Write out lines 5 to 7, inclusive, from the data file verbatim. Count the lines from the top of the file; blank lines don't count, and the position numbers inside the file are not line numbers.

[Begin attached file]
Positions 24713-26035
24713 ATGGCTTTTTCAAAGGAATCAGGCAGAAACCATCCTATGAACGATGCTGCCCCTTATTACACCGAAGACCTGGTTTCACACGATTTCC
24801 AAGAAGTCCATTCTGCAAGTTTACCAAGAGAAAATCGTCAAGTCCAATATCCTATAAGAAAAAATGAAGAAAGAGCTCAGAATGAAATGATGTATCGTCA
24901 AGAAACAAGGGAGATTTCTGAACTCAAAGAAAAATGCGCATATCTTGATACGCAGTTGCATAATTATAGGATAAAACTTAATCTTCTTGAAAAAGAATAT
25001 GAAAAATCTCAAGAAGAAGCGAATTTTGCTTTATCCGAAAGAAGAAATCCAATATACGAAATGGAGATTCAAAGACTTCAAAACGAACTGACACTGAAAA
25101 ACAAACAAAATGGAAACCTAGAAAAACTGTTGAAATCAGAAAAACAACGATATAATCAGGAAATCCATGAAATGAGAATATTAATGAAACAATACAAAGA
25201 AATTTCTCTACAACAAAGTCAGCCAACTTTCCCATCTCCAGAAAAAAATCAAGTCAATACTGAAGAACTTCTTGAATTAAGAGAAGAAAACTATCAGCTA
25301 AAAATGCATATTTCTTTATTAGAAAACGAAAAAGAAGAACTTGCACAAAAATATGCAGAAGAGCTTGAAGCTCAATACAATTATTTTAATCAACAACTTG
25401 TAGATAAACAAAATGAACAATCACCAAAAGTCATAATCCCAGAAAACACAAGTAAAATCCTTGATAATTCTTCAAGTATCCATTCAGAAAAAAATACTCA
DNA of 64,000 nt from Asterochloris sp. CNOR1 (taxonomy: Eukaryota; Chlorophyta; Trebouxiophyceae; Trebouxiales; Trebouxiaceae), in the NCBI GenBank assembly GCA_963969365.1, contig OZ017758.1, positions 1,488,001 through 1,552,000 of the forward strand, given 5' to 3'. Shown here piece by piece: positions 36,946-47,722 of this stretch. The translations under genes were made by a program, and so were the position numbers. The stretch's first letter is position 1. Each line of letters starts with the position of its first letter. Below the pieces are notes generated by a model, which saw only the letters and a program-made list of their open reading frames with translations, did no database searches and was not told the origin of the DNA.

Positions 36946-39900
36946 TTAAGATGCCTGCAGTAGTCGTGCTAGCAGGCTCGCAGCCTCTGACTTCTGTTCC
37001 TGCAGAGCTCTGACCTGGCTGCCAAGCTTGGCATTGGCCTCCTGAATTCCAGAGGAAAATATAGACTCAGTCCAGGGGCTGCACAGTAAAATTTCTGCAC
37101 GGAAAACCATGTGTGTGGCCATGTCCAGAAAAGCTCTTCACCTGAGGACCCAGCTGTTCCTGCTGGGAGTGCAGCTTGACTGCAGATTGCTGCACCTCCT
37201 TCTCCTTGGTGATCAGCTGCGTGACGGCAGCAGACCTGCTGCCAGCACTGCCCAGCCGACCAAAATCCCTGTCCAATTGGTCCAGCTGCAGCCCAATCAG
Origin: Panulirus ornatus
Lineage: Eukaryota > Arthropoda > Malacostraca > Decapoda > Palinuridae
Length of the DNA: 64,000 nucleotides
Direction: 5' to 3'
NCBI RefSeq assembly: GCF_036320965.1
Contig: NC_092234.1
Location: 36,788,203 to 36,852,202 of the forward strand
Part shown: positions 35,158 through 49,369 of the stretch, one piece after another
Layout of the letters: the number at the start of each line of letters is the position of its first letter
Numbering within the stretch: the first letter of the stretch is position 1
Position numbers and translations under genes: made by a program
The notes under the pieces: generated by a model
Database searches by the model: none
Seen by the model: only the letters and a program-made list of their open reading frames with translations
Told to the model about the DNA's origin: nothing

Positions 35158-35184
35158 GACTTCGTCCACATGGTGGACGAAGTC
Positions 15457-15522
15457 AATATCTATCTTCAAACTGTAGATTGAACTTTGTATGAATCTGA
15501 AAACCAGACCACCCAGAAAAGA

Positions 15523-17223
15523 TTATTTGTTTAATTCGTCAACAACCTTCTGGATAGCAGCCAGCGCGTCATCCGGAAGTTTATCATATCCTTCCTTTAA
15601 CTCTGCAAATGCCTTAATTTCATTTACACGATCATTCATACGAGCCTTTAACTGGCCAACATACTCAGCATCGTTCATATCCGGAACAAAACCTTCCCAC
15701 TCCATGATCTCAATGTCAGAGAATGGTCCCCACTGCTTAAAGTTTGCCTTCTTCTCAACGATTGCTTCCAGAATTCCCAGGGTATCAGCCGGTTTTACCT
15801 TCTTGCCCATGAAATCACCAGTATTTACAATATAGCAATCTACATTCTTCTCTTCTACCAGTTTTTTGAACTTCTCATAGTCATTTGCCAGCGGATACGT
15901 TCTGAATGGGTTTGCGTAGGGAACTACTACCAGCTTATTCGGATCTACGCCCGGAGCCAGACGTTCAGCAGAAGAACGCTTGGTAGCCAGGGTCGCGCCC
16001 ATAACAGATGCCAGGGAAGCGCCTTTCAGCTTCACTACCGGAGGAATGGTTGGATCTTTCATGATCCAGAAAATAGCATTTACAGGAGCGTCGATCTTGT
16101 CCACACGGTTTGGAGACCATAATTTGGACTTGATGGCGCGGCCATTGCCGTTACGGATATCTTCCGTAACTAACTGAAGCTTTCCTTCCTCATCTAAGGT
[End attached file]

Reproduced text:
25001 GAAAAATCTCAAGAAGAAGCGAATTTTGCTTTATCCGAAAGAAGAAATCCAATATACGAAATGGAGATTCAAAGACTTCAAAACGAACTGACACTGAAAA
25101 ACAAACAAAATGGAAACCTAGAAAAACTGTTGAAATCAGAAAAACAACGATATAATCAGGAAATCCATGAAATGAGAATATTAATGAAACAATACAAAGA
25201 AATTTCTCTACAACAAAGTCAGCCAACTTTCCCATCTCCAGAAAAAAATCAAGTCAATACTGAAGAACTTCTTGAATTAAGAGAAGAAAACTATCAGCTA